Former assistant district attorney Timothy Shugrue speaks to supporters on Monday at the Bounti-fare. Shugrue is making a second run at the office of district attorney. His website is here.
ADAMS, Mass. — Timothy Shugrue is making a vow to clean up what he calls mismanagement in the district attorney's office.
"We need to have experience, integrity, and justice for everyone," he said at his North Berkshire campaign launch for DA on Monday. "We need to get law enforcement. And we need to go after the criminals that are destroying our community and destroying our towns."
There's a lack of prosecution and follow-through, he said, little communication with police, too many dismissals, too few diversion programs and a general lack of confidence in the DA's office that's filtering down to police and the community.
Shugrue is challenging incumbent Andrea Harrington in the Democratic primary and, while he never said her name, he described her four years in office as the "awful experiment."
"It's led us to a bad situation that's required me to enter this race," he told the three dozen or so attendees who turned out to hear him at a Bounti-fare fundraiser on Monday night that included North Adams City Councilors Lisa Blackmer and Peter Oleskiewicz, School Committee member Tara Jacobs, Adams Selectwoman Christine Hoyt, and a number of retired police officers and court officials, including retired Judge Daniel Ford.
"After having 36 years of experience, both as prosecution and as defense, and being a businessman in Pittsfield, and being a homeowner in Pittsfield, to see what we've seen on our streets, they're no longer safe," Shugrue said. "None of us feel that we can go anywhere and feel like we're protected. And worse than that is how many police officers tell me that they bring charges they get dropped after their thorough and hard investigations ... they have cases dismissed and thrown out without them even knowing about it."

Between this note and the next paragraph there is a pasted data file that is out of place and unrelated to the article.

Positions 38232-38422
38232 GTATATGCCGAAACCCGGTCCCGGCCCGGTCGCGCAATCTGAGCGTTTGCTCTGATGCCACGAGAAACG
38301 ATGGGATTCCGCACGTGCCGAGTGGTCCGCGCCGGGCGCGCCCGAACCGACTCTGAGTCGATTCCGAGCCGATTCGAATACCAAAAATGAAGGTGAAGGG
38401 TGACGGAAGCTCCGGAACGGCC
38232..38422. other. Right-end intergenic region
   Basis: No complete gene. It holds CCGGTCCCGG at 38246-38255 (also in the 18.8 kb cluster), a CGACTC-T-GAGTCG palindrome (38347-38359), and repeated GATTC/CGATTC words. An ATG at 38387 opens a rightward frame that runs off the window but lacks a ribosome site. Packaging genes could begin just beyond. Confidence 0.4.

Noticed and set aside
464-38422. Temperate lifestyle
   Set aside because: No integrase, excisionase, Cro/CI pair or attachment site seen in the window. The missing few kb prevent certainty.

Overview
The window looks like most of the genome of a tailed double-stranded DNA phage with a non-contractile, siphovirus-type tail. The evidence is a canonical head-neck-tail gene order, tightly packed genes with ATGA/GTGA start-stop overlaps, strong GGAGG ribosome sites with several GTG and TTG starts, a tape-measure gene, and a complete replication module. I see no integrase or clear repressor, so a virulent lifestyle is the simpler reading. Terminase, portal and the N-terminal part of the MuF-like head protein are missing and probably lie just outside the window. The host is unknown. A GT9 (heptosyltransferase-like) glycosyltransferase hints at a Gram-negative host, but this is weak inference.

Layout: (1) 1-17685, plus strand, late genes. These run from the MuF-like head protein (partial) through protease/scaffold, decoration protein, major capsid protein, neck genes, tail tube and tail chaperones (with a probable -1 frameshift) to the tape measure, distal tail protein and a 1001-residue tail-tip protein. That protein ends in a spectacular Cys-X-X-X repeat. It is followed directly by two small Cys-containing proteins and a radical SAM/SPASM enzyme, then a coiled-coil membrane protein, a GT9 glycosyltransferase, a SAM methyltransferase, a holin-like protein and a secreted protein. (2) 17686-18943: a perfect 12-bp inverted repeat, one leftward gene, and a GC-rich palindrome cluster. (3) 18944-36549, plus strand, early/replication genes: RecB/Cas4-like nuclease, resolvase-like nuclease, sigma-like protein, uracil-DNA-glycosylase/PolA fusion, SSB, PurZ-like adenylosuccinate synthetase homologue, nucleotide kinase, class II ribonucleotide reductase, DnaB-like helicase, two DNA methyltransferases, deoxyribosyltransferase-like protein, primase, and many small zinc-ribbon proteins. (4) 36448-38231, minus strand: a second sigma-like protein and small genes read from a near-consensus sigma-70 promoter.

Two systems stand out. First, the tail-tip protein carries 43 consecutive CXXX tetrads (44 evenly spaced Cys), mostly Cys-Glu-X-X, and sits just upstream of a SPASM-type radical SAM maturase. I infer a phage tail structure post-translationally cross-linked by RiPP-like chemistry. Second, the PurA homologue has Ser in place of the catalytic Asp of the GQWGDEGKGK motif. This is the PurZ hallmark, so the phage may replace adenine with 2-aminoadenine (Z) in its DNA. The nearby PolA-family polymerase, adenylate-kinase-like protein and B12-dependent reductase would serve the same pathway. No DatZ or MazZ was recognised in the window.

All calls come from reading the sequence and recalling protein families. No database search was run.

The founder of Berkshire County Kids Place has been in private practice for the last three decades but began his career prosecuting sexual abuse cases with the Hampden County District Attorney's Office and for three years as assistant district attorney in Berkshire County. He ran for DA in 2004 but lost to then Assistant District Attorney David Capeless.
Shugrue thinks that too many cases are being dropped and that the office overall is unqualified for the cases it does take on.
"I want you guys to know that if I'm in that office, I'm going to be prosecuting crimes and I'll been making sure that crimes are being handled correctly by trained individuals," he said. "I'm not afraid to try a case. I'd rather try a case and lose it than dismiss it. I'll tell you that right now."
Shugrue said he's heard from police officers, community members and business owners that they don't feel reporting crimes is doing any good.
"We have criminals that are taking over our streets and crimes that are not being prosecuted. We've got law enforcement that don't feel they're being heard or that their cases are being properly handled," he said. In responses to questions from the attendees, he said his office would be transparent and open to the community and that he would work with police to achieve justice.
He said he was all about giving people help if they get caught up in the system for the first time.
"You use the criminal justice system for that purpose," he said. "You bring them in and you give them the services that they are required to earn for a dismissal, not just give them a dismissal — to earn it."